Administration Thimerosal-containing Vaccines
Title: Administration of thimerosal-containing vaccines to infant rhesus macaques does not result in autism-like behavior or neuropathology.
Authors: Bharathi S. Gadad, Wenhao Li, Umar Yazdani, Stephen Grady, Trevor Johnson, Jacob Hammond, Howard Gunn, Britni Curtis, Chris English, Vernon Yutu, Clayton Ferrier, Gene P. Sackett, C. Nathan Marti, Keith Younge, Laura Hewitson, and Dwight C. German.
Date: August 9, 2015.
The article is a study on the effects of a known vaccine preservative – thimerosal (that contains ethyl mercury) – used as an antifungal and antiseptic for vaccines – and its effects on development of autism-like behaviours or neuropathology (abnormal changes in the brain associated with Autism Spectrum Disorders). The vaccines were distributed to 79 infant rhesus macaques (type of monkeys) divided into six groups:
- Control group (injected with saline) – 16 monkeys;
- 1990s Pediatric – 12 monkeys – replicated vaccine schedule for infants in the 1990s (in USA), that included TCVs (thimerosal-containing-vaccines);
- 1990s Primate – 12 monkeys – like above, but accelerated 4-fold (representing faster developmental rate of monkeys);
- TCVs – 12 monkeys – only TCVs and no MMR (measles, mumps and rubella pathogens);
- MMR – 15 monkeys – only the MMR vaccine
- 2008 – 12 monkeys – the expanded pediatric vaccination schedule, similar to the one used today (in USA).
For changes in the brain tissue, only 1990s and 2008 groups were used as the first group had the highest thimerosal exposure and the latter one had the greatest number of different vaccines received and is very similar to current schedule used in USA.
In terms of behavioural changes in macaques – none of the few behavioural patterns typical for autism were noted in significant numbers. The animals were observed between the ages of 12-18 months, 5 days a week, during 5 minutes long focal periods. Animals developed normal range of behaviours for their age group.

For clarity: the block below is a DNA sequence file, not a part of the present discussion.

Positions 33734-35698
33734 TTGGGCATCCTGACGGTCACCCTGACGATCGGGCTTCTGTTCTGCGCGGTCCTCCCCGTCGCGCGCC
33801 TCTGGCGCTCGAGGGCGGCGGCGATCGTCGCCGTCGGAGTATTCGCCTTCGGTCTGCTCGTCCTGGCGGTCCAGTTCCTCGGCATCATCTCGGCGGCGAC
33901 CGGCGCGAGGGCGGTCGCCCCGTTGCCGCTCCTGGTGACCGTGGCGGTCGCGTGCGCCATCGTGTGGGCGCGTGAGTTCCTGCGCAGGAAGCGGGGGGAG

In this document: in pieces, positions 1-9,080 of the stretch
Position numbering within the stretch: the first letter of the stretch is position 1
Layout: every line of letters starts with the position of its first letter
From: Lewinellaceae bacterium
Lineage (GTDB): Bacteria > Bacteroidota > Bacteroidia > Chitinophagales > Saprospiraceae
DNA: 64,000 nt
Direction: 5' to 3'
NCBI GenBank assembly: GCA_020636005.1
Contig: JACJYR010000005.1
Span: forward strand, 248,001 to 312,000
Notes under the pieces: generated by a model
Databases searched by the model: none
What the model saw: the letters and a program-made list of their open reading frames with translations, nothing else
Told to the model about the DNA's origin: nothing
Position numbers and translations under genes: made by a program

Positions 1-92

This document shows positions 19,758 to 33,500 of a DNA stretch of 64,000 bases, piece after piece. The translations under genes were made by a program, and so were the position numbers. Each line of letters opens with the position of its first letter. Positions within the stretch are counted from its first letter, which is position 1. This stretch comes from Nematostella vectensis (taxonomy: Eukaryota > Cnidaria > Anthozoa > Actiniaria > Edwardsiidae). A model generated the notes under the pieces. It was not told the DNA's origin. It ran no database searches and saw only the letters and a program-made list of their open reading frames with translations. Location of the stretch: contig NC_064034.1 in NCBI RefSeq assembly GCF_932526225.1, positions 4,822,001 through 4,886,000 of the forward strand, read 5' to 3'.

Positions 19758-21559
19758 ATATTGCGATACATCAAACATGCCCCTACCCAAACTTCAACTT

Neuropathology of ASD includes abnormalities in density and volume of cerebellum, hippocampus and amygdala regions and number of specific cells – Purkinje cells – all of these were analysed through histopathology and biochemical analyses. No changes in density and volume of cerebellum, hippocampus and amygdala were found. Purkinje cells are often found in lower density or smaller in size in postmortem brains of ASD subjects. In this study, there was no difference in numbers, size or density between control and test subjects’ Purkinje cells.
I am a fervent supporter of childhood vaccines since so many studies and data about public health confirmed that human life expectancy and childhood mortality were significantly improved (for life expectancy) or reduced (for childhood mortality) ever since vaccines were introduced in 1930s in USA. Ever since 1998, the efficacy and safety of the vaccines has been hotly debated, due to a study published by A. Wakefield. Many studies were completed since then to disprove false claims Wakefield and followers have made. This study is one of them and it effectively disproved anecdotal reports that childhood vaccines that contain thimerosal and/or MMR vaccines cause autism. The irony is that the study was funded by big anti-vaccine groups – SafeMinds and National Autism Association and that one of the authors on the long list – Laura Hewitson – was also the author of another, messy and retracted paper (used a very small sample size) on monkeys that caused the whole controversy about purported ‘evidence’ on thimerosal effects (she also worked in a center where Andrew Wakefield used to work (discredited scientist who first suggested that MMR causes autism without any evidence/tests).
References: APA Conestoga